Tamsin Embleton was an event booker, promoter and artist manager for ten years before training as a psychotherapist. She’s a founding member of the Music Industry Therapist Collective, and is currently researching the psychological impact of touring on people in music. We ask Tamsin a series of hypothetical questions relating to possible mental health and wellbeing scenarios
You’ve been attempting to take a step away from drugs and alcohol, but you have a run of shows coming up where you know you’ll be heavily back in that environment. How do you get through the shows, and what do you say to people trying to ply you with substances and make you come to the after-party, etc?
“Plan how you’ll use your rest days (swimming, local green spaces, massage, acupuncture, calling friends, whatever brings you peace). Where possible, ring-fence time for exercise and relaxation each day — it will help your body and mind cope with the rollercoaster. If you’re happy to, request earlier or consistent set-times and travel times across the tour to help with sleep disruption.
“Send your dry rider preferences to the promoter ahead of time (and remind the artist liaison again nearer to show day). They may be able to offer you a dry green room. Request a hotel with exercise facilities and ask for a quiet bedroom (ideally with black-out curtains or blinds). Ask for 20 minutes privacy in the green room before and after the set to focus, re-centre and wind down. Ahead of time, ask the promoter to book you a taxi after your set and explain to anyone trying to coax you to an after-show that unfortunately you’ve got an early start. Remember to pack ear-plugs, an eye mask and a night-time tea that contains valerian. The 4-6-8 breathing technique and the app Pzizz can help promote sleep. You can also try a portable SAD lamp for mornings (which will help your body to adjust to a disrupted pattern). Some artists report that a course of vitamin B12 injections helps regulate stress and energy levels.
“If you are in a 12-step programme, find local meetings you can attend. If you have sober friends in the city you’re playing in, add them to your guestlist and let them know your situation. If you are working with a therapist, keep up sessions while you’re away. Alternatively, you can work with a sober coach to help keep you on track.”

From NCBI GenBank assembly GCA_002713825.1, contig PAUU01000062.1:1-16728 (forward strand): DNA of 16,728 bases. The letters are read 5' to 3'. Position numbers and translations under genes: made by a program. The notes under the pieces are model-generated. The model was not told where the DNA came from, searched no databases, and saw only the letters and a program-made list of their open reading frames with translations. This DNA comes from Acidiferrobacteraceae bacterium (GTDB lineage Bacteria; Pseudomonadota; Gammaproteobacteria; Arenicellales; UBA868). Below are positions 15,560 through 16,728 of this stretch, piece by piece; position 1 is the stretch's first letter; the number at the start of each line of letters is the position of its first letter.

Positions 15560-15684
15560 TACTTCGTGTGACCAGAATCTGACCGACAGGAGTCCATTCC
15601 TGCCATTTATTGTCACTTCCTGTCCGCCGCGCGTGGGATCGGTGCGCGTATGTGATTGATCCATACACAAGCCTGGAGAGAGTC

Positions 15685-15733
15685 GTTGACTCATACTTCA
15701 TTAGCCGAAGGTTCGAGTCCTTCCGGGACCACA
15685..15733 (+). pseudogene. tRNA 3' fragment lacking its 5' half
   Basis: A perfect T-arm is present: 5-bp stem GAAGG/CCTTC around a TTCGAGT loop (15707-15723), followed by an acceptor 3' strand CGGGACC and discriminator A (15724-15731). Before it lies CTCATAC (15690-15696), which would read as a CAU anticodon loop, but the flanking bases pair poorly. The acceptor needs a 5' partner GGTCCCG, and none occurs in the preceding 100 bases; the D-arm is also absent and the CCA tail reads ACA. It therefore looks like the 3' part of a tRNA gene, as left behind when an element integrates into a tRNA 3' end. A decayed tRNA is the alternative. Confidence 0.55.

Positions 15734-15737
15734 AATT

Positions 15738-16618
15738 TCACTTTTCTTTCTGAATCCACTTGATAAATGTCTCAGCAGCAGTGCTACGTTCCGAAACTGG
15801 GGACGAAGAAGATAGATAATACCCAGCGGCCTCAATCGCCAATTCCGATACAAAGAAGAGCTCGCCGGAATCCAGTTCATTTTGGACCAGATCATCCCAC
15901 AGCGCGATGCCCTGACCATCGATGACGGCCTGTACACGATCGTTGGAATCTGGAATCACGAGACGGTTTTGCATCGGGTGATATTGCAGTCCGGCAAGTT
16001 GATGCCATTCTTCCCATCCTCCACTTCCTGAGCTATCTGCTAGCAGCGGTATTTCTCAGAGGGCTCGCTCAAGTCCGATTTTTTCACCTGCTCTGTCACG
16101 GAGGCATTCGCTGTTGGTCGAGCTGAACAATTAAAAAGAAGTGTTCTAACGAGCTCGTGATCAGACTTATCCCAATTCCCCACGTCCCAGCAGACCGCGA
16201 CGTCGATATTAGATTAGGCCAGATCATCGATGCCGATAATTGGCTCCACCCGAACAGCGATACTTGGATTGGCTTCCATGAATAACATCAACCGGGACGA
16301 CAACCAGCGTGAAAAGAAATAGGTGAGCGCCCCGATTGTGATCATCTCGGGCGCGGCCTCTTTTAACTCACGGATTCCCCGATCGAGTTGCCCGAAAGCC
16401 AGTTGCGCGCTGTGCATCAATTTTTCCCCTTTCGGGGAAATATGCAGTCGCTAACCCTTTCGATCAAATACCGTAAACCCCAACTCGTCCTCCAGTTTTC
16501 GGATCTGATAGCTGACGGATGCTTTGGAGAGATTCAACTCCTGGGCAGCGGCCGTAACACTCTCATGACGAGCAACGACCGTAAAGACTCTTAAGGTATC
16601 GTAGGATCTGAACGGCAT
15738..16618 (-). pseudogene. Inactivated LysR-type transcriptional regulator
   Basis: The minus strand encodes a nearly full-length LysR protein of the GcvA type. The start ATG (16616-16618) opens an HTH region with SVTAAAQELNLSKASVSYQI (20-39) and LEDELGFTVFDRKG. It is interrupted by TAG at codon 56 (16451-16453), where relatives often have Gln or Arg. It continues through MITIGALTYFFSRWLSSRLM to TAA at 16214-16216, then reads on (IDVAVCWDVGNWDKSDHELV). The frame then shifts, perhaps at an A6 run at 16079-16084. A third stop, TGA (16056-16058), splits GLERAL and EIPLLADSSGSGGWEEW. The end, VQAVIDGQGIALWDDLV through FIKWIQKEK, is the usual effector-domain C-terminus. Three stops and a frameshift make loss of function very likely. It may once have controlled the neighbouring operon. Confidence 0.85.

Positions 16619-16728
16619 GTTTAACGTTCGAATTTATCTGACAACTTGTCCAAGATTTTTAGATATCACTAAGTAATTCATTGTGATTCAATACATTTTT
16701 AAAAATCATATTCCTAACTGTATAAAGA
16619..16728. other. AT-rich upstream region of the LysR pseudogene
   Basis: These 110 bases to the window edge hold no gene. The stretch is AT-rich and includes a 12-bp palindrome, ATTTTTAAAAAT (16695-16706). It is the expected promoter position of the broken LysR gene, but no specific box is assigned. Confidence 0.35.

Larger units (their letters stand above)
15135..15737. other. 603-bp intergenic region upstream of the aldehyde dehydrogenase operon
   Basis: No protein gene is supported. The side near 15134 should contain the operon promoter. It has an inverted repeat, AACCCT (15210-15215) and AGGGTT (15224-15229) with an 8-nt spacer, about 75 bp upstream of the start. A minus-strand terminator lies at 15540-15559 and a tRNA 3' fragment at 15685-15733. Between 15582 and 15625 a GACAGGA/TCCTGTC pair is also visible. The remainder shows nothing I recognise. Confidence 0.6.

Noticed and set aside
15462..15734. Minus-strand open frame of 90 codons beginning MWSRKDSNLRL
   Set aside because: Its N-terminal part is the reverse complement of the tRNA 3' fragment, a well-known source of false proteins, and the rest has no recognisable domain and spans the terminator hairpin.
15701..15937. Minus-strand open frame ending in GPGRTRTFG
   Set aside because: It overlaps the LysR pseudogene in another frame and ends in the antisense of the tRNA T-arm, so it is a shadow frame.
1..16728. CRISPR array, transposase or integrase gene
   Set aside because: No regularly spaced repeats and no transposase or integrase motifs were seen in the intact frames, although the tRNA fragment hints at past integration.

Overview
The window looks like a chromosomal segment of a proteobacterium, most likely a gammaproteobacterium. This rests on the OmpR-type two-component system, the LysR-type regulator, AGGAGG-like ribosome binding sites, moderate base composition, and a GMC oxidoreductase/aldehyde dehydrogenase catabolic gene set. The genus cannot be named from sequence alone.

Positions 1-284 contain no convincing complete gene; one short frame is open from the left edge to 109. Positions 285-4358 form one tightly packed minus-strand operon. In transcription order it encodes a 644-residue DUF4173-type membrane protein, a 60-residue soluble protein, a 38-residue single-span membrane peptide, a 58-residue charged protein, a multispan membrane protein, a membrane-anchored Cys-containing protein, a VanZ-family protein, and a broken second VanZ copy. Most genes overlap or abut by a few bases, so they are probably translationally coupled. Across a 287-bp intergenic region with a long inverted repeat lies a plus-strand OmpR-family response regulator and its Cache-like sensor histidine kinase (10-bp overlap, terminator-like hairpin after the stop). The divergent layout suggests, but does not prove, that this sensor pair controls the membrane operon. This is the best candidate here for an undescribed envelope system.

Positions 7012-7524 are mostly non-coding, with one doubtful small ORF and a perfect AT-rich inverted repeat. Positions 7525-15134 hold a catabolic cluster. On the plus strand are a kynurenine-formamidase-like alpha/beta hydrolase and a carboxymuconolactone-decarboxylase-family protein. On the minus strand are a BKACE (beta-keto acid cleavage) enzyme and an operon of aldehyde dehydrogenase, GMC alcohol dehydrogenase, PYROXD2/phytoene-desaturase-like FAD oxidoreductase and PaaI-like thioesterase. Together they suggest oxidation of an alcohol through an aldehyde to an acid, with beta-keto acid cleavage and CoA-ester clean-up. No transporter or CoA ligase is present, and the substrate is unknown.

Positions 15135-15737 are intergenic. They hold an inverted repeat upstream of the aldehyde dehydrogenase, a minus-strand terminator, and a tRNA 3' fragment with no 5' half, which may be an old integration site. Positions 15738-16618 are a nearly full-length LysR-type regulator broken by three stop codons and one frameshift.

You’re a DJ on tour, stuck in a hotel room at an unearthly hour before your gig, and you start having a panic attack. What can you do?
“A panic attack is a sudden and intense experience that manifests in symptoms like feeling frightened, breathlessness, sweating, dry-mouth, dizziness, disorientation, shaking, nausea and rapid and/or irregular heartbeats. Panic attacks distort your thinking as well as give you physical symptoms. The first thing to remember is that you are not in any danger. Nothing bad will happen to you. You might think that you’re going to have a heart attack, but you aren’t. This will pass. Use this simple technique called EGO to reduce the symptoms:
E – is for exhale. We’re going to bring your heart-rate down by elongating your out-breath. This will help remind your body that it’s safe. Sit up straight and open out your shoulders. Take a breath in and then elongate your out-breath. Repeat for 3-5 minutes. You can listen to calming music, or follow a breathing video on YouTube (there are YouTube videos and apps like the Cam app, find one you like and practice at a time you are not feeling anxious). Some people like to visualise breathing out chaos and breathing in courage.
G – is for grounding. Bring your attention to your body. How do the points of contact with the floor or chair feel? Start with your toes and gradually move your attention up through your body to the top of your head. What sensations can you feel in each area of your body? Soften any areas holding tension. You can find guided body scans online.
O – is for orientate. Move your focus to where you are. Notice any sounds around you as you sit and re-centre. What can you see? Focus on an object and explore it, try to describe it as best you can. How might it feel, what texture does it have? How heavy is it?
When you are feeling more yourself again, reflect on what might have triggered the panic attack. The trigger may be a situation, a feeling, an object or a person.”
You’re a once-successful DJ who has faded from the limelight somewhat in the last couple of years, and now that you hardly get any bookings any more, you’re depressed. What can you do?
“Losing your career can be a very painful transition to negotiate. It can feel as if you’ve given everything you have to an industry that then rejects you. You can be left feeling confused, angry, ashamed, disappointed, or questioning your relevance, self-worth and even your identity.
“Give yourself time to grieve the loss and reflect on what the most prominent features of it are — e.g. shame, rejection, lack of control, fear of the future/ uncertainty, loss of status/friends/community/income/way to express yourself and feel connected, etc. That’ll help give you a sense of what’s hit you hardest and what you have to work on.